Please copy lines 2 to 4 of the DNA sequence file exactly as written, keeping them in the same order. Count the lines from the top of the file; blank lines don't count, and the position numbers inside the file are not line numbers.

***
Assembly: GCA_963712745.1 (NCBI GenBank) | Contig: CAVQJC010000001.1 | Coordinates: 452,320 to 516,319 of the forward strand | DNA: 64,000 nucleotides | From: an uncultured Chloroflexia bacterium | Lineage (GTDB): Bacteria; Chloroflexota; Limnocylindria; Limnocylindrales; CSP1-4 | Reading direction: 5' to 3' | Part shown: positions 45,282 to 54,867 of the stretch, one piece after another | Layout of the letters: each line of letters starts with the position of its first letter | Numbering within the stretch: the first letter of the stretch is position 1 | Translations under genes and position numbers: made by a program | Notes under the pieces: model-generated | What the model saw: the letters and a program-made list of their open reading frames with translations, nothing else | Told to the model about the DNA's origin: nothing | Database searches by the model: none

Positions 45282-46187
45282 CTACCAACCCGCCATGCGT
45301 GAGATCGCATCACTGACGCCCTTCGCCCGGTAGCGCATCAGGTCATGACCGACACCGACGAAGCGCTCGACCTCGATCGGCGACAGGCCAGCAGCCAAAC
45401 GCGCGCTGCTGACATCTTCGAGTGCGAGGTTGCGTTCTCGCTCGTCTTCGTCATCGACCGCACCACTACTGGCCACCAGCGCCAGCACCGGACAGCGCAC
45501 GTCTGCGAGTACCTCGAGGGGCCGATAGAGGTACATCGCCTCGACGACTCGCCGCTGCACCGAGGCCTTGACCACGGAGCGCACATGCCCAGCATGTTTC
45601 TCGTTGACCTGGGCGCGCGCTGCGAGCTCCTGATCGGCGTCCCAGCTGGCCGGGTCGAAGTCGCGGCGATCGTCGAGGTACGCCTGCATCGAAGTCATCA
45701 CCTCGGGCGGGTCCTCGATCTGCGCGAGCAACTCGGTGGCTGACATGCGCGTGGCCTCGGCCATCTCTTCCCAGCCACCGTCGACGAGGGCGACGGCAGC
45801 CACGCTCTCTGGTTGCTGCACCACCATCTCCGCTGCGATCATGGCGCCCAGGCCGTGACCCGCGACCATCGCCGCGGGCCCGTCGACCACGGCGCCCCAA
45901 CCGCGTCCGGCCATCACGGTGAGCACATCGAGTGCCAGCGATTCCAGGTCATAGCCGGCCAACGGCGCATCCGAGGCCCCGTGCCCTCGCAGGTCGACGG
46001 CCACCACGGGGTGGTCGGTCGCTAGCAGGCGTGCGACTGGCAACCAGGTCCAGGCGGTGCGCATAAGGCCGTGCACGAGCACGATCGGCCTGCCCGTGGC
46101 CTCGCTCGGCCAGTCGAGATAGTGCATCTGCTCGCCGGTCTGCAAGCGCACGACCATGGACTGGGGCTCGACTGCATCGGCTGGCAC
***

Positions 45282-46187
45282 CTACCAACCCGCCATGCGT
45301 GAGATCGCATCACTGACGCCCTTCGCCCGGTAGCGCATCAGGTCATGACCGACACCGACGAAGCGCTCGACCTCGATCGGCGACAGGCCAGCAGCCAAAC